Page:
Responding to Fox’s remarks, an Indian high commission official told TOI, “It’s up to the British government to decide what kind of visas they want to give and whether they want closer ties with India. I feel the signals they are sending our way are wrong but whether they bring lasting damage to our relations is a longterm perspective. It’s for them to decide if they want to link this to the MoU, but if they do, they will have to bear the consequences. I am not confident this is going to turn out well.”
A UK foreign office spokesman said: “There is no limit on the number of genuine Indian students who can come to study in the UK, and the fact that last year saw a 30% increase in tier-4 visas issued to Indians is proof the current system allows for strong growth in this area. We continue to discuss finalising an agreement on the returns of Indian nationals in the UK who are here illegally, with the hope that it will be ratified and implemented as soon as possible.”
Britain believes there are 100,000 illegal Indian immigrants in the UK whereas India puts the figure at 2,000.
On Monday, at the release of an edition of ‘The 100 Most Influential in UK-India Relations’, Fox surprisingly helped sour ties by saying, “There is always a demand for easier norms, but we cannot look at that without addressing the issue of overstayers.”
Junior home minister Kiren Rijiju initialled the MoU in January but PM Modi pulled out of signing it when he visited the UK in April. Sources at the Indian high commission had told TOI at the time that the MoU had not been signed because India was “not seeing any progress on easing of visas for Indians”.
2010-16: The David Cameron years
Uttarakhand high court has passed an order which makes employees of the state government ineligible for maternity leave after their second child.
In delivering the order, the double bench of Chief Justices Ramesh Ranganathan and Alok Kumar Verma set aside an earlier order passed in July 2018 by a single bench of the HC . The single bench of Justice Rajeev Sharma in its order dated July 30, 2018 had struck down a state government rule that denied maternity leave for women after their third pregnancy claiming that it went against Article 42 of the Constitution which provides for “just and humane conditions of work and maternity relief” and also Section 27 of the Maternity Benefit Act, 1961. The Act protects the employment of a woman during the time of her maternity and entitles her full pay during her absence from work to take care of her child.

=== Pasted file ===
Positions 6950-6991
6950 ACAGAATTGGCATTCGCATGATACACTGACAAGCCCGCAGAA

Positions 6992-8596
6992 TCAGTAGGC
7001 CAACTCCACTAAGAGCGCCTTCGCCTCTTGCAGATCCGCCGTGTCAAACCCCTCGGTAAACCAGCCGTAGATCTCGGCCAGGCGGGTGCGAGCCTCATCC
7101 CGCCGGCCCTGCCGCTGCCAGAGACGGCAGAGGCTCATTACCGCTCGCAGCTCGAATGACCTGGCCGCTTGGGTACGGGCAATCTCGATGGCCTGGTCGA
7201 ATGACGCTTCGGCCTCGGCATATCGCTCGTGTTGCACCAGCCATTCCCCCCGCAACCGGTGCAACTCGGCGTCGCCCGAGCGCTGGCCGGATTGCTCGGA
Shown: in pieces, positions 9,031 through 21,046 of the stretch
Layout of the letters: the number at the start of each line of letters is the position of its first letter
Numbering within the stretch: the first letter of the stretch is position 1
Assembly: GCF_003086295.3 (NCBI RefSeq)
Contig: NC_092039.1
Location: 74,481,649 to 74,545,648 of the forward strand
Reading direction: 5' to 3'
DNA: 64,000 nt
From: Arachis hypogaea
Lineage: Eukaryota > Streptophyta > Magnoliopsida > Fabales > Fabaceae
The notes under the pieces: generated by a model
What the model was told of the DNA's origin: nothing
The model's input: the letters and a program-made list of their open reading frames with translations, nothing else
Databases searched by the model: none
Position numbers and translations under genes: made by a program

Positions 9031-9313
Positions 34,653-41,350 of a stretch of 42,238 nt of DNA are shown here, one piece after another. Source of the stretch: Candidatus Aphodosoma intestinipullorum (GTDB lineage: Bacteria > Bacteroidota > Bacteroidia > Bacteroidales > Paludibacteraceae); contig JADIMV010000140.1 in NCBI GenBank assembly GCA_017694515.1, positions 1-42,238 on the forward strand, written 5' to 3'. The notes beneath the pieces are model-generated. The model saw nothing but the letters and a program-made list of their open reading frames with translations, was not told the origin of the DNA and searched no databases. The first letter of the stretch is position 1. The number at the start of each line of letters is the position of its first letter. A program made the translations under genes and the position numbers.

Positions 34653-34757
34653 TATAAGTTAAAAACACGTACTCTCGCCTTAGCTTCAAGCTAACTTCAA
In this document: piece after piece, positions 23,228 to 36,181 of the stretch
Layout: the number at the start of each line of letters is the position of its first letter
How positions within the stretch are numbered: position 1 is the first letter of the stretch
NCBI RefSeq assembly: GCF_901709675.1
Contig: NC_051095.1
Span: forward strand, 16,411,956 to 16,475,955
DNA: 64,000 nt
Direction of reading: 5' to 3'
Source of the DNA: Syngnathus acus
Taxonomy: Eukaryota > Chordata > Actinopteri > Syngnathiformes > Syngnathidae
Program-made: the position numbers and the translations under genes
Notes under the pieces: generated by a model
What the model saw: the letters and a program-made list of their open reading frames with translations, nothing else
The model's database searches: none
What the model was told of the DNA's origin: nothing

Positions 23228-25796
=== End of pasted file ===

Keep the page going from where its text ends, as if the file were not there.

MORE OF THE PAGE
The single bench had pronounced the order in 2018 while hearing a writ petition filed by Haldwani resident Urmila Masih, a nurse at a government hospital, who was denied maternity leave on the grounds that she already has two children and could not be granted leave for her third child in consonance with “the second provision of fundamental rule 153.” The second provision of fundamental rule 153 of the financial handbook of the Uttar Pradesh Fundamental Rules, which had been adopted by Uttarakhand at the time of creation of the state in November 2000, denies maternity leave to women for their third child.
Citing this provision, the Uttarakhand government had challenged the single bench’s order in the double bench of the court further arguing that “Article 42 of the Constitution is under directive principles of state policy and its provisions cannot be enforced.”
Indian diplomacy foils Pakistan backed Kashmir- Day
Mostly Pak-Origin Lawmakers Attend Anti-India Event
India’s quiet diplomacy with the UK, including a demarche asking the British government to not allow its soil to be used for propaganda against India, ensured that Pakistan backed events on the so called Kashmir Solidarity Day were a non-starter, government sources familiar with the issue said.
UK maintained all along that Pakistan foreign minister S M Qureshi was in London on a private visit and that no government official was going to interact with him. According to authorities here, Pakistan officials even tried to arrange an “accidental” meeting for Qureshi with senior UK government officials but that too was apparently not granted.
Most of the MPs who joined the Kashmir conference on British Parliament premises were said to be of Pakistani origin. The conference was attended by former Norway PM Kjell Bondevik who was in news recently for his visit to Srinagar where he held talks with representatives of Kashmir Chamber of Commerce and Industry, J&K Youth Development Forum and All Party Hurriyat Conference. Foreign minister Sushma Swaraj had then clarified that India had no role in organising his visit or any of his meetings.
The conference in British Parliament was organised by UK’s All Party Parliamentary Group on Pakistan (APPG-Pakistan) chairperson Rehman Chisti. However, several senior members of the group stayed away from the conference. Shadow foreign secretary of Labour Party Emily Thornberry and MP Debbie Abrahams, reports from London said, attended the event.
Qureshi said at the event that he had been empowered to be there both in his personal capacity as a democrat and as an ardent supporter of “Kashmir’s right to self-determination.”
The government believes that with Qureshi’s presence at these events, Pakistan has sought to further up the ante on Kashmir.